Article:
If you ever took even the slightest peek under the hood, this became immediately obvious. The last thing you want is some conservative claiming to feel "compassion" for you, because that's just a code word for the target they're painting on your back. Ask the women who've had their reproductive health care access stripped from them, because "compassionate conservatism" teaches that women are too foolish to decide for themselves if they should be having babies right now. Or ask the folks who, under the leadership of the supposedly "compassionate" Bushes, have seen access to medical care and other necessary services evaporate. Ask the people who were injured or had family members die unnecessarily because of government neglect after Hurricane Katrina. Or ask the thousands of Iraqi families who have lost family members because Bush oh-so-compassionately invaded their country because he really wanted to win something.

The reality is that Ted Cruz is what these folks have always been: Mean-spirited people who use religion as a cover for their desire to control and punish. Brooks isn't wrong that Christianity is supposed to espouse "humility, mercy, compassion and grace," but for the Christian right, that's always just been a handy disguise to wear while working on the true mission, which is control, punishment, deprivation, and abuse.

Brooks would have you believe that this turn towards the sadistic is a new one for the Christian right, "because in the wake of the Obergefell v. Hodges court decision on same-sex marriage, many evangelicals feel they are being turned into pariahs in their own nation." The problem with that argument should be self-evident. The only reason to oppose Obergefell in the first place is a desire to force your anti-gay views on strangers whose desire to get married has nothing to do with you. They aren't mad because they feel like "pariahs." They're mad because they are sadistic control freaks who are throwing a temper tantrum because they can't cruelly deny the right to marry to strangers. They want to hurt people, they were told they can't hurt people, and they're throwing a fit over it.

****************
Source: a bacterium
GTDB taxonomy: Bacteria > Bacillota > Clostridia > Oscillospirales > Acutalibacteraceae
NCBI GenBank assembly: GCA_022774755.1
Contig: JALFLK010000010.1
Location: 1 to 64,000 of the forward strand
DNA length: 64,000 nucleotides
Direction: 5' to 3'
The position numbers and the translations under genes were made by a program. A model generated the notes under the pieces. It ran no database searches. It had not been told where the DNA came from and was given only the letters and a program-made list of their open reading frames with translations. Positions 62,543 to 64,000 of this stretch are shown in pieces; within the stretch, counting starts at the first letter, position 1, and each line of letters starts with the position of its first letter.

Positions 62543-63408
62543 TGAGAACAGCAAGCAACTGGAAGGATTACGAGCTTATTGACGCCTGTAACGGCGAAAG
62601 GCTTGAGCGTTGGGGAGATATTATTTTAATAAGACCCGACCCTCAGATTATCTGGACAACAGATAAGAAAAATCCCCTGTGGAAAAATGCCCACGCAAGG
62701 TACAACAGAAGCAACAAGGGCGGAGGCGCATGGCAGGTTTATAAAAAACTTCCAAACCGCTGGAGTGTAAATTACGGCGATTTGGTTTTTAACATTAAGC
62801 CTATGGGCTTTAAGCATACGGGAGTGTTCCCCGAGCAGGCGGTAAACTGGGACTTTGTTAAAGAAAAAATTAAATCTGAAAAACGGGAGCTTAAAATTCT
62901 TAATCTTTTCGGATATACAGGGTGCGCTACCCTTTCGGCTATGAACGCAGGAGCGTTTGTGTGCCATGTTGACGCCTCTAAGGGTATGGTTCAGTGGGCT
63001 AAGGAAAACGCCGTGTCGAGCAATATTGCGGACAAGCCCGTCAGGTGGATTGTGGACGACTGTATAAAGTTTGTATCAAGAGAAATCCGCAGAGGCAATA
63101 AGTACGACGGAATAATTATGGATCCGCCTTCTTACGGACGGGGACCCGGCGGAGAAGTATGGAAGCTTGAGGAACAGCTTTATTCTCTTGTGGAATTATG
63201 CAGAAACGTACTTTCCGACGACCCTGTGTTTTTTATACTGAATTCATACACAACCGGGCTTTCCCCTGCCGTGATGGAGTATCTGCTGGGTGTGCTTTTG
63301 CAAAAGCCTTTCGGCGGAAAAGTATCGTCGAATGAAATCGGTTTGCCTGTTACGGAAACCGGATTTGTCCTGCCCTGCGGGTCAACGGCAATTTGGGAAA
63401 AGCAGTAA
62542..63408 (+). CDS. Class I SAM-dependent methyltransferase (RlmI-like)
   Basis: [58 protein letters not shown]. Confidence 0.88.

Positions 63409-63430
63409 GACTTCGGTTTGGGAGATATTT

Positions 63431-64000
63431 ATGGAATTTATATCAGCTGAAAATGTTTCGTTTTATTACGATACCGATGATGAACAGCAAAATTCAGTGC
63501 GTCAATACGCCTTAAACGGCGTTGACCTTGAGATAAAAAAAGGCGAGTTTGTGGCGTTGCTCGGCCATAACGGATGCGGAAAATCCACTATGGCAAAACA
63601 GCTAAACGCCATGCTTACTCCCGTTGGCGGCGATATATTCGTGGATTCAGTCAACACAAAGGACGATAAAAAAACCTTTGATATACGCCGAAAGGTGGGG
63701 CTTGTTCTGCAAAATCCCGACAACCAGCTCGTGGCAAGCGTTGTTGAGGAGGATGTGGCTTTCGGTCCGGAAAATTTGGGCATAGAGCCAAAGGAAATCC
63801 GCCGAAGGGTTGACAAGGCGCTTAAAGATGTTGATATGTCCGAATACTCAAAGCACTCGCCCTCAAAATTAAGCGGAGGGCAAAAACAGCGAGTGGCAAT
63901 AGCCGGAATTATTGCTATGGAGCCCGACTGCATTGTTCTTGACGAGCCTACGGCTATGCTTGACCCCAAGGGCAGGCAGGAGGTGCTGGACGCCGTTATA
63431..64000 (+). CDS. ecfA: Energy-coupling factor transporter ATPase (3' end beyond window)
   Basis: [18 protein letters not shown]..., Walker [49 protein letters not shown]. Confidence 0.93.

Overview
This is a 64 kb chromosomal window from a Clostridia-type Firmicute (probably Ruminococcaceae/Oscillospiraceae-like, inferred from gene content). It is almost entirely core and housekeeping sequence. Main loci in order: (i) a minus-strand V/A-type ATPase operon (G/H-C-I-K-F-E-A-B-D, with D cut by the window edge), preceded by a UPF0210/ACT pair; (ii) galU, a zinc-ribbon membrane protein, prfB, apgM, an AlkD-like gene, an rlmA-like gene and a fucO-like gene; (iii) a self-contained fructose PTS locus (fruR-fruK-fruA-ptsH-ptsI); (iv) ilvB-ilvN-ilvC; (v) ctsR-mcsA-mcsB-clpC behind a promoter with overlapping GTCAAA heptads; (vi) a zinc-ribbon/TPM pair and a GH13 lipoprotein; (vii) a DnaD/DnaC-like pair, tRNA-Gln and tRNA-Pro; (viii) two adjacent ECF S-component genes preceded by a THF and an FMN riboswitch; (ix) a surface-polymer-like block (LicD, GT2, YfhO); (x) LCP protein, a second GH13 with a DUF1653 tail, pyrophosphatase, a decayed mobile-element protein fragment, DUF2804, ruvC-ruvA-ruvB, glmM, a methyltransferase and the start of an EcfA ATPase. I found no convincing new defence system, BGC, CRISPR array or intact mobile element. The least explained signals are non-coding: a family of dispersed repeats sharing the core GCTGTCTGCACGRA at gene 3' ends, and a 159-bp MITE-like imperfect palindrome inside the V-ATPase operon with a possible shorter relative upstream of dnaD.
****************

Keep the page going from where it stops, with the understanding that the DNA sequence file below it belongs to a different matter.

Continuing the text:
The mask has been slipping for years now. Witness Huckabee, who used to be able to hoodwink the rubes into thinking he's a jovial guy who just happens to love fetuses and stuff, but who has recently made it clear that he's just a mean-spirited dick who has a particular dislike of women. Remember his 2014 speech accusing the 99 percent of women who will use contraception at some point in their lives of being unable to "control their libido" and "helpless without Uncle Sugar coming in and providing or them a prescription each month for birth control"? That's the true face of the Christian right, a face that believes that the only reason a woman might choose non-procreative sex is she's "helpless" and out of control.

Cruz doesn't represent a shift in Christian right thinking. He just represents a shift in Christian right self-presentation. As with Trump supporters, conservatives of all stripes just seem to be done with pretending they are nicer than they are. They're sick of pretending they have compassion. They're exhausted with having to front like they're less bigoted than they actually are. All that pretending to care is just "political correctness", and the right is done with it all. They're stripping off the costumes and the masks and letting their true selves hang out for all to see.

And that true self is one that wants a man to go to prison for 16 years for stealing a calculator. And that's why Ted Cruz's star is rising right alongside Donald Trump's.

Trump Questions If Cruz Can Run for President

By Amanda Marcotte

Amanda Marcotte is a senior politics writer at Salon and the author of "Troll Nation: How The Right Became Trump-Worshipping Monsters Set On Rat-F*cking Liberals, America, and Truth Itself." Follow her on Twitter @AmandaMarcotte and sign up for her biweekly politics newsletter, Standing Room Only.